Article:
Besides providing unity and tying the story together, theme can also exist to send a message or teach a lesson to the audience. In the 2009 movie (500) Days of Summer, one of the lessons expressed is: if someone wants love, then they need to take action and chase it.

500-days-of-summer

Like in Rear Window, one of the themes in (500) Days of Summer is relationship.

From the beginning, the movie builds this lesson until it’s clearly stated in the ending: “Love doesn’t just happen.” This concept also illustrates the main character’s arc. At the movie’s beginning, Tom (Joseph Gordon-Levitt) is the type of guy who waits for love instead of making it happen. At the end, Tom finally takes action and is rewarded.

A Little Trivia

“If you have a message, call Western Union” is a famous sentence sometimes quoted by producers to express their disdain for  themes or messages or lessons in the movies. Some producers simply don’t like to talk about it because it’s too brainy.

The quote is often misattributed to the famous producer Samuel Goldwyn (The Best Years of Our Lives, Guys and Dolls), but there’s no consensus as to who said it first.

I wish I would know how most producers, directors, and writers approach the idea of theme. Is that a priority in their movies? Or do they just allow a theme to emerge as the story progresses?

Do you agree with the themes and lessons above? Or could (500) Days of Summer be about something else? What about Rear Window? As I mentioned, themes are subjective and open for interpretation. I would love to hear your thoughts below.

 

MAIN CHARACTER: How Many Protagonists Should My Story Have?

Movies tell stories about people. In every script, the writer has to create one character (or a set of characters) that the audience will root for or hate. This special character is known as the main character, often referred to as the protagonist. He or she will be the character with most obstacles to overcome and normally the one with most screen time.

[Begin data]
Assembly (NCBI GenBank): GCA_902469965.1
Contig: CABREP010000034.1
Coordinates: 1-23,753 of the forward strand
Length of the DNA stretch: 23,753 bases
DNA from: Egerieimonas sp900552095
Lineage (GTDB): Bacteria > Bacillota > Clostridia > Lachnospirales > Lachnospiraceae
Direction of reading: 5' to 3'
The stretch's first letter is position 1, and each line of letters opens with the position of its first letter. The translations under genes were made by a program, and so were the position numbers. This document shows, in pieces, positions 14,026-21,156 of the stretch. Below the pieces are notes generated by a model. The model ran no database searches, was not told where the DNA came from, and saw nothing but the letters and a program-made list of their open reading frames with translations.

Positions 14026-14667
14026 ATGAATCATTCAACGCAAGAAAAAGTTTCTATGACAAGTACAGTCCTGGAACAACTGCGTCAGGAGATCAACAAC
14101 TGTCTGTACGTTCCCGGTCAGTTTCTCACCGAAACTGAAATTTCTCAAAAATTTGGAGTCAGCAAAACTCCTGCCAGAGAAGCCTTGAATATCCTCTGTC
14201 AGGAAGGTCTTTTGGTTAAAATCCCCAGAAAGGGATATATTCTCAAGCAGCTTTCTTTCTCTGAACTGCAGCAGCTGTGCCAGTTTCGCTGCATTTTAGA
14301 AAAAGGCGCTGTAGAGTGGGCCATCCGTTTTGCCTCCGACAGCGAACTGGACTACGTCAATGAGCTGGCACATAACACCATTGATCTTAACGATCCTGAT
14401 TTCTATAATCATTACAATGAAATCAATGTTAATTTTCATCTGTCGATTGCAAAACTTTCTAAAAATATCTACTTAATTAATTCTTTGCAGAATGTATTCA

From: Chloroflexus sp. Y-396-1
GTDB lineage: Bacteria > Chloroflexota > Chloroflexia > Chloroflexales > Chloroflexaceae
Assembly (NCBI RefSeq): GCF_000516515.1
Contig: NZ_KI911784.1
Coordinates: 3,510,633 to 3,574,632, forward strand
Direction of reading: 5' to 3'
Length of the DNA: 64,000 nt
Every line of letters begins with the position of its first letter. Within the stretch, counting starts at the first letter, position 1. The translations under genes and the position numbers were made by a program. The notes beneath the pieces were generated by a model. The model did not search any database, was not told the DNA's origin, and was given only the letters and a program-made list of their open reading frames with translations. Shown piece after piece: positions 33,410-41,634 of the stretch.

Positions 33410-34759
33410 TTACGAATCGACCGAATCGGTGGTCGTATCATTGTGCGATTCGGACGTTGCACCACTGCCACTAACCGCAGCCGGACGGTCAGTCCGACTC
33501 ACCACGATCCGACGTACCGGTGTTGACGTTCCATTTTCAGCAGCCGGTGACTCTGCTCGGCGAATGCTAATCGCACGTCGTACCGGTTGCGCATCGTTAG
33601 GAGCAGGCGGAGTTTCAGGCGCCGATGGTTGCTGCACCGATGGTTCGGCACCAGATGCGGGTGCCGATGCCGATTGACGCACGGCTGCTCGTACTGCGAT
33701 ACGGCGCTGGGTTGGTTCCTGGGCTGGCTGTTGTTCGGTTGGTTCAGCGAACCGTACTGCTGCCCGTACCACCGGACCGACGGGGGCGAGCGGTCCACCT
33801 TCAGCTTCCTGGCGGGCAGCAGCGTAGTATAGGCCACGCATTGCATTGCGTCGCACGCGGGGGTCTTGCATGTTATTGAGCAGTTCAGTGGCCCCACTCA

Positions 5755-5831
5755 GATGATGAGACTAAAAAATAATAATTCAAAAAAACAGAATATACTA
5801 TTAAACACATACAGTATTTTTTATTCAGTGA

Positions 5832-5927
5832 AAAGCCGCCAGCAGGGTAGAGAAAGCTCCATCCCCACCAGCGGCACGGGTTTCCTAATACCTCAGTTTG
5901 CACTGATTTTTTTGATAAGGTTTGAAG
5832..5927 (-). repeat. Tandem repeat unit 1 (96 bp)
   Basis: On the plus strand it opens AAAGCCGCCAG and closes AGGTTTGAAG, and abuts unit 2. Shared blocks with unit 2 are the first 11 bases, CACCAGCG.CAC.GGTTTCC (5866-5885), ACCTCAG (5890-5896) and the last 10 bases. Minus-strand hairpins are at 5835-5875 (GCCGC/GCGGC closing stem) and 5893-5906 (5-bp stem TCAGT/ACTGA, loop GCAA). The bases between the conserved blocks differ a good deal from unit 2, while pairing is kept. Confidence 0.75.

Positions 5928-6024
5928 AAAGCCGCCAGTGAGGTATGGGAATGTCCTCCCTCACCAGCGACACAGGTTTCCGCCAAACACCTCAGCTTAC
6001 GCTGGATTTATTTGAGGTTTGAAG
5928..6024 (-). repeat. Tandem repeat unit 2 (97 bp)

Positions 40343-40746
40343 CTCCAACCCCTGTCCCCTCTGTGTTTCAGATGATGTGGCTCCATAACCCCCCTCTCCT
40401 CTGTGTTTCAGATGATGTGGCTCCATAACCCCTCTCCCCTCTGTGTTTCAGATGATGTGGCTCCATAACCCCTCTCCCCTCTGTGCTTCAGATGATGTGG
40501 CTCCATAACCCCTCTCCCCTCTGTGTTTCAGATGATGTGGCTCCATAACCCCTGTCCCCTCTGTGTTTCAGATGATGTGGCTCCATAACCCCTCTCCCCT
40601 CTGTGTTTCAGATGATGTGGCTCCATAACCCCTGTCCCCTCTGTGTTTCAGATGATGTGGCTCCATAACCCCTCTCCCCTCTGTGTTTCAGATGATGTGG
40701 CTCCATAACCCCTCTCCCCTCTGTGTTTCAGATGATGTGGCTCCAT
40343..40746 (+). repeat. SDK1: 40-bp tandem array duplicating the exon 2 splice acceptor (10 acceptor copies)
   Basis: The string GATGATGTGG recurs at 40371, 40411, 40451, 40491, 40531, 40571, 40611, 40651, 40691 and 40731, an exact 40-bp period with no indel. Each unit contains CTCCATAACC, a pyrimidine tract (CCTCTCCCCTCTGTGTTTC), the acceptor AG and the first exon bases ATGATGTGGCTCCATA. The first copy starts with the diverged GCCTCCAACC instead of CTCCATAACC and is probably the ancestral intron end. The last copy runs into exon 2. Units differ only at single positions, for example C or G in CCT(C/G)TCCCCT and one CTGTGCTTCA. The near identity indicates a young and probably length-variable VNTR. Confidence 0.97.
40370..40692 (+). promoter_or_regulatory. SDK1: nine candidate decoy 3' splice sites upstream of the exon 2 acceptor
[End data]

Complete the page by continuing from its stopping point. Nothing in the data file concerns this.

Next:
Creating interesting, realistic characters is an art in itself. Finding the right amount of realism and uniqueness to form an exciting, plausible character ranks as one of the hardest tasks in screenwriting.

Traditionally (if not statistically), the norm is that  main characters be good guys on the right side of the law, heroes like James Bond or regular citizens with big dreams like Rocky. Nowadays, however, as the industry breaks barriers, writers have enormous freedom to use anti-heroes or even bad guys as their main characters. Ocean’s Eleven (1960, 2001), for instance, romanticizes criminals and turns them into the protagonists.

Scripts and stories can be categorized by the number of main characters they present. The next section examines the most common possibilities.

Yes, you got it right, the following contains story spoilers!

A Single Main Character

Although most screenplays have dozens of characters, as a general rule, the story revolves around only one person. Even romances, in which the story wouldn’t exist without the significant other, have just one main character. Love Story (1970), for instance, opens with Oliver Barrett IV, alone, mourning the loss of his loved one. He is the character who faces more physical and psychological challenges throughout the movie.

In some films, the main character is quickly noticeable, such as in The Graduate (1967). Both the title of the movie and the first sequences leave no doubt that Ben Braddock (Dustin Hoffman) is the main character in that picture. He is the one returning to LA, dealing with his parents, worrying about his future, and avoiding Mrs. Robison (Anne Bancroft). The story is told from his perspective, and every scene links to him or his objectives or his problems.

In other movies, the true main character is overshadowed by secondary characters until the time comes for the protagonist to reach his intended purpose. This happens in Francis Coppola’s The Godfather (1972), which opens with a frantic pledge to Don Corleone ( Marlon Brandon), one of the heads of the Italian mafia in New York. At the movie’s very beginning, his son, Michael Corleone (Al Pacino) seems like a minor role. In fact, he is considered by other mafia families as a “civilian” disinterest in mob business. Only when Don is murdered, is Michael dragged into his dad’s affairs as a mobster.

Killing the Main Character: A Good Idea?

I have always found this to be an interesting topic of  discussion: can you kill your protagonist? In Godfather, that kind of happens if you consider that Marlon Brandon’s character was the protagonist of the story during the first half of the movie.

A more interesting example, in my opinion, happens in Alfred Hitchcock’s Pyscho (1960), in which the main protagonist is murdered around halfway through the movie.

What is the risk of killing off your main character? The main problem is that usually audiences hold the protagonist’s hand to follow the plot. So when they are dead, your spectators may not be hooked enough to follow the story without the main character.